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The 4 basic differences between running and jogging

If you are not very into the world of running, the words running and jogging probably sound like synonyms. And while it is true that both refer to sports fans who enjoy jogging, there are important differences between the two. In fact, if you ever tell a runner that if he goes jogging, he may not be very amused.

Of course, neither concept is better than the other, they are simply different ways of practicing athletics. Let’s see what are the most important differences between these two concepts.

1. Philosophy, dedication, and involvement

This is the most important of the differences between jogging and running. Joggers are people who enjoy getting out and about to stay in shape and exercise but make no more of it than an occasional hobby.

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Going out after the holidays to lose weight and burn the excess calories ingested, enjoy the good weather in the park in summer or spring, or simply take advantage of a Sunday morning. They do not follow a fixed or strict training plan, and simply enjoy a quiet session of exercise.

The runner, on the other hand, is someone who has taken the love of running one step further. They are athletes of medium or high level, whose main objective is to improve their own times and personal marks running. To do this, they follow strict, advanced-level training plans that are very rarely skipped. It is thus about athletes who are halfway between the fan and the athlete.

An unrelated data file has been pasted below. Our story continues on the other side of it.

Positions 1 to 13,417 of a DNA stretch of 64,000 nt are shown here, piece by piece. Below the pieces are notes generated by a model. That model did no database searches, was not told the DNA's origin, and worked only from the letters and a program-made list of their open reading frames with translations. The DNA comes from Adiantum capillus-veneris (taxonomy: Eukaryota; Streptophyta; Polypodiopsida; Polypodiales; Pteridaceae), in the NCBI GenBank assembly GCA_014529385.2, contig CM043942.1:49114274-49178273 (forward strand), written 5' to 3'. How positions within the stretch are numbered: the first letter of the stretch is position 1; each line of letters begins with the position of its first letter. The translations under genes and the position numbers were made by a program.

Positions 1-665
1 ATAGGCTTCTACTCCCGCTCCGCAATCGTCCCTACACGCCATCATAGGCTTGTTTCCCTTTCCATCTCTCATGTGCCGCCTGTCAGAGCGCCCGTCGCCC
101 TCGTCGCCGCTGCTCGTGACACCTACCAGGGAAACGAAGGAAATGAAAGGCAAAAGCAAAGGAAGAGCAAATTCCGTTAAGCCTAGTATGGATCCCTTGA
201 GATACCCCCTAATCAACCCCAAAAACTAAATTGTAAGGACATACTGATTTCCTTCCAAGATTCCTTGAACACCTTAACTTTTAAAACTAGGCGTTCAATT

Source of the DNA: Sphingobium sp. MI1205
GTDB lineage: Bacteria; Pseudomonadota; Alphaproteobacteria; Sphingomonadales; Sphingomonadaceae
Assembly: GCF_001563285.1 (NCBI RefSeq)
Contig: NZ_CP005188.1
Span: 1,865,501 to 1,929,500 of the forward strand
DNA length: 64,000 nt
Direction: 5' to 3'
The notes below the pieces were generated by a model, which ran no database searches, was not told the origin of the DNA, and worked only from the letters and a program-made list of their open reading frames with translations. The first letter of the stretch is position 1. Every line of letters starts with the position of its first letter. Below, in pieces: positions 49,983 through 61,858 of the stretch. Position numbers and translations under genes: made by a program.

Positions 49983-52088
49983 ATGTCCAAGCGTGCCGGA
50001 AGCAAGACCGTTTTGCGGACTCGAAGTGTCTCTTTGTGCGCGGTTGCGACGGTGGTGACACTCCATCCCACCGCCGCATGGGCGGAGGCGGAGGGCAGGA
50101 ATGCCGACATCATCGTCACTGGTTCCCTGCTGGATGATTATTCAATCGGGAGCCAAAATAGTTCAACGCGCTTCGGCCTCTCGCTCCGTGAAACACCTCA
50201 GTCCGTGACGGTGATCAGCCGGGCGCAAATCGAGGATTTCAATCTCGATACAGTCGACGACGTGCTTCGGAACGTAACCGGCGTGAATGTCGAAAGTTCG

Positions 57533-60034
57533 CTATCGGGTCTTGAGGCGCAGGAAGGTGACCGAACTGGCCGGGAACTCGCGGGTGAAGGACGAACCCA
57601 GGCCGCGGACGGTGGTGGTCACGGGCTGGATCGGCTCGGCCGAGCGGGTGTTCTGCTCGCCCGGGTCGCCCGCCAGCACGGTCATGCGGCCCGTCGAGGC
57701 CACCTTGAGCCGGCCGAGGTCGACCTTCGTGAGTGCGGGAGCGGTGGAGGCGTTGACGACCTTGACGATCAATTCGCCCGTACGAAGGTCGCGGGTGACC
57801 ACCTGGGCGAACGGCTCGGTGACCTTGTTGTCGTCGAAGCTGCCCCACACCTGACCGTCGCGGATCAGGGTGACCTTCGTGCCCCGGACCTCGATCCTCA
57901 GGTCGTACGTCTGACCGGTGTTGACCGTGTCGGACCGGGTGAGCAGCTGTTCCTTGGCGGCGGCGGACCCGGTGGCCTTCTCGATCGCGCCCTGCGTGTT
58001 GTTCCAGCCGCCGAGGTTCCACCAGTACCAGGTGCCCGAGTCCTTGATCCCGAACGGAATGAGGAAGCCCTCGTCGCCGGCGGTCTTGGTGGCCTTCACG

2. Speed ​​and intensity

When you go jogging, you want to have a smooth running rhythm that allows us to maintain low exercise intensity. This is what is commonly called “jogging.” When you see a runner walking at a slow pace, with relaxed breathing and a generally comfortable pace, he is jogging.

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Usually, it is established that it is jogging when the pace is more than 6 minutes and 20 seconds per kilometer. However, this is not a strict formula. A person of advanced age or with some type of special physical condition could be doing times higher than those, and yet train with the intensity and philosophy of a runner.

In running, the intensity is high, since the runner is usually training and fighting to improve his own marks.

3. Changes of pace

The jogger will go out for a run at a steady and steady pace unless his own physical condition causes him to alter it at some point. That is, a “jogger” will normally run at the same or similar pace throughout their running session.

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A runner will introduce changes of pace in his running workouts, as part of the training necessary to achieve a greater improvement in his own performance. HIIT intervals, pyramid stretches, and other forms of training that require changing running intensity and speed are common in running.

4. Caloric expenditure

Since they are activities with very different intensities, the caloric expenditure of both is also different, of course. Running involves greater muscular effort, which results in higher energy expenditure compared to jogging.
Other differences to keep in mind.

There are other details that tend to differentiate a runner from someone who jogs. One of them is sports equipment, which tends to be more casual for joggers and more specialized for runners, although obviously, this is not always the case.

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Shawna Anderson

Bsc in Human Nutrition and Dietetics from the Complutense University of Madrid. I love writing about nutrition and health and related topics. I have written for some famous newspapers and magazines for the last 6 years.

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